PCEHR registrations hit 1.5 million mark
The latest figures from the Department of Health show that consumer registrations for the PCEHR have reached 1,514,805, exceeding the department's target for the system by a number of months.
After a slow start in which the forecast of 500,000 registrations for the first year of operation was missed by several weeks, patient sign-ups for the second year have now exceeded the 1.5 million mark estimated by the department in the 2012-2013 budget papers.
Based on international experience, it hopes to have a further 700,000 registrations by July 2015, which it seems more than likely to reach on current figures but which are dependent on the new government's plans for the system.
According to internal DoH documents seen by Pulse+IT, the vast majority of these registrations were facilitated by Aspen Medical, which was hired last year to assist consumers to register in general practices and in public hospitals.
The figures show that Aspen, whose contract finished at the end of last year, registered over 730,000 people. More than 260,000 have registered online, and another 200,000 through the Department of Human Services' administration portal.
Assisted registration through Medicare Locals and the assisted registration tool, which has been used to sign patients up by healthcare providers, total over 176,000. Registrations for newborns through Medicare's FA101 forms are also included.
While consumer registrations are continuing, figures for uploading clinical documents appear to be well behind.
Electronic discharge summaries have overtaken the number of shared health summaries on the system by 20,000 to 16,000. More than 200 public hospitals are now connected and are predominantly using it to load discharge summaries.
A Pulse+IT source who did not wish to be named said the small number of shared health summaries - the primary clinical document - was a major concern and showed that clinicians in the primary care sector had "disengaged" with the system over perceptions that it had little clinical value and uncertainty over its future remained.
More than 700 event summaries have been loaded, as well as four specialist letters and three eReferral notes.
Consumers have entered many of their own notes, including over 33,000 health summaries, 11,000 consumer notes and almost 5000 advance care directive custodian reports. The Child eHealth Record (CeHR) – which parents, GPs and community nurses can access – has over 4000 documents, but none have been entered by clinicians.
The National Prescription and Dispense Repository holds almost 95,000 records, over 90 per cent of them dispense documents.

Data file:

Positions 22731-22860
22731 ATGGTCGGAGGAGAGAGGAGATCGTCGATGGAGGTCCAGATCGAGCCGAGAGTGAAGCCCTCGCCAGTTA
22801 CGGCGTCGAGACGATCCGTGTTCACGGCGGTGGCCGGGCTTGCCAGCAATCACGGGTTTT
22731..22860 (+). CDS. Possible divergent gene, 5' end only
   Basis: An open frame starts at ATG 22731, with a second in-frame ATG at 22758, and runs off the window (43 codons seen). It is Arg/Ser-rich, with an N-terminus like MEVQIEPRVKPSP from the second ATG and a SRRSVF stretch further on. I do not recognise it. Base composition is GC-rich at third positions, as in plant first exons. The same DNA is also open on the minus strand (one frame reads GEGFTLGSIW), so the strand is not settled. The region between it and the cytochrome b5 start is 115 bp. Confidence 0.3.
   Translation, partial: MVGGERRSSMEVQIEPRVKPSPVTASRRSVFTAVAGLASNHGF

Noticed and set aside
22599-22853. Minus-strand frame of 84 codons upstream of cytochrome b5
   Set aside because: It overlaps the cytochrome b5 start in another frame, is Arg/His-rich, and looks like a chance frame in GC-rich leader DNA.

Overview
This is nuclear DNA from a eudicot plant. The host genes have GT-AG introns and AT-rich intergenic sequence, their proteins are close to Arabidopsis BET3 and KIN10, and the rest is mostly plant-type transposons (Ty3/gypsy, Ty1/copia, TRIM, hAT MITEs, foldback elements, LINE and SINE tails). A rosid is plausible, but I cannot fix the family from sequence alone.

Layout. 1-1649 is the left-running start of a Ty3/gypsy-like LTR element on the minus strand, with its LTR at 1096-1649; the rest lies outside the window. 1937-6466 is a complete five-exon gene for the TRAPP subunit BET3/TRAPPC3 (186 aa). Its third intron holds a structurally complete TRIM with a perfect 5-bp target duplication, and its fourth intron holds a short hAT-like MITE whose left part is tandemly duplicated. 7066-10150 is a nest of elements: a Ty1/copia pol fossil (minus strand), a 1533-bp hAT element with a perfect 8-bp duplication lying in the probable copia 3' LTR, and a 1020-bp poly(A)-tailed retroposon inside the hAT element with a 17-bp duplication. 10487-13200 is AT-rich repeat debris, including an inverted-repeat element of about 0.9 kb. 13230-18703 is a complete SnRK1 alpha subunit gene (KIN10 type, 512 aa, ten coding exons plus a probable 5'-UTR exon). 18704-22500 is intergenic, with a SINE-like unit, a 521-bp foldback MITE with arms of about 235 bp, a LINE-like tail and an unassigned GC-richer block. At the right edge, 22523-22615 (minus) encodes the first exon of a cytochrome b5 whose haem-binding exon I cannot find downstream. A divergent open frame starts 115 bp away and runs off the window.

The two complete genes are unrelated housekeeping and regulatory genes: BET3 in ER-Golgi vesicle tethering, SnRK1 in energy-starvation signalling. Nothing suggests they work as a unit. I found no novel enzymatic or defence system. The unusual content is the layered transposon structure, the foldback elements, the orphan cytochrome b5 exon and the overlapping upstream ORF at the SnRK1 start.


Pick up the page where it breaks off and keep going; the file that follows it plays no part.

Actual viewing of documents seems to be improving with 484 unique providers and 8328 unique consumers accessing the system in the week of February 26 to March 4.
The documents show that as of March 4, the PCEHR has been used by healthcare providers to view 11,858 clinical documents.
Improvements and complaints
NEHTA has also released details of improvements to the system interfaces following sustained criticism of its lack of usability from clinicians.
According to NEHTA's website, it worked with peak bodies to produce guidance material for software vendors on improvements that could be made under its clinical usability program (CUP).
NEHTA said the focus of the first release of the guidance material was specific to improving the usability of the shared health summary and viewing and downloading documents from the PCEHR.
The improvements will be made through each vendor's new releases and are all due to be implemented before June.
NEHTA has recommended that certain columns and headings be displayed in clinical documents to allow clinicians more clarity when selecting clinical documents from the PCEHR list view.
It also recommended that administrative data, which is the first thing seen when opening a record, be hidden from the clinician's view and clinical data shown first.
When creating a shared health summary and filling out the medical history section, NEHTA has recommended that medical history be no longer separated into sub-groupings, but displayed as one list in chronological order.
A final recommendation is that improvements be made to assist clinicians when checking if a PCEHR exists for the patient. Rather than the clinician having to check themselves, the software will instead search and validate both the Healthcare Identifier and PCEHR status in the background when the patient's record is opened.
According to NEHTA, when a PCEHR is found, a record status indicator will turn green and be displayed to the clinician. “An entry point to PCEHR functionality will be displayed prominently on the patient chart,” the organisation said.
The Department of Health has also taken note of consumer complaints about the system. Departmental documents show that of the 200-odd complaints made since December 4 last year, over 70 relate to access issues, registration difficulty or unique email requirements for the MyGov website, which consumers must use to register online.
Dissatisfaction with the design or operation of the PCEHR totalled 22 complaints between December 4 and March 5, while 15 were recorded for the assisted registration process.
Only one complaint was made on the grounds of privacy with the PCEHR operation, nine privacy or consent concerns were made about the assisted registration process, and three were concerns over personal information through the DHS registration process. Only one of those complaints remains unresolved.
Posted in Australian eHealth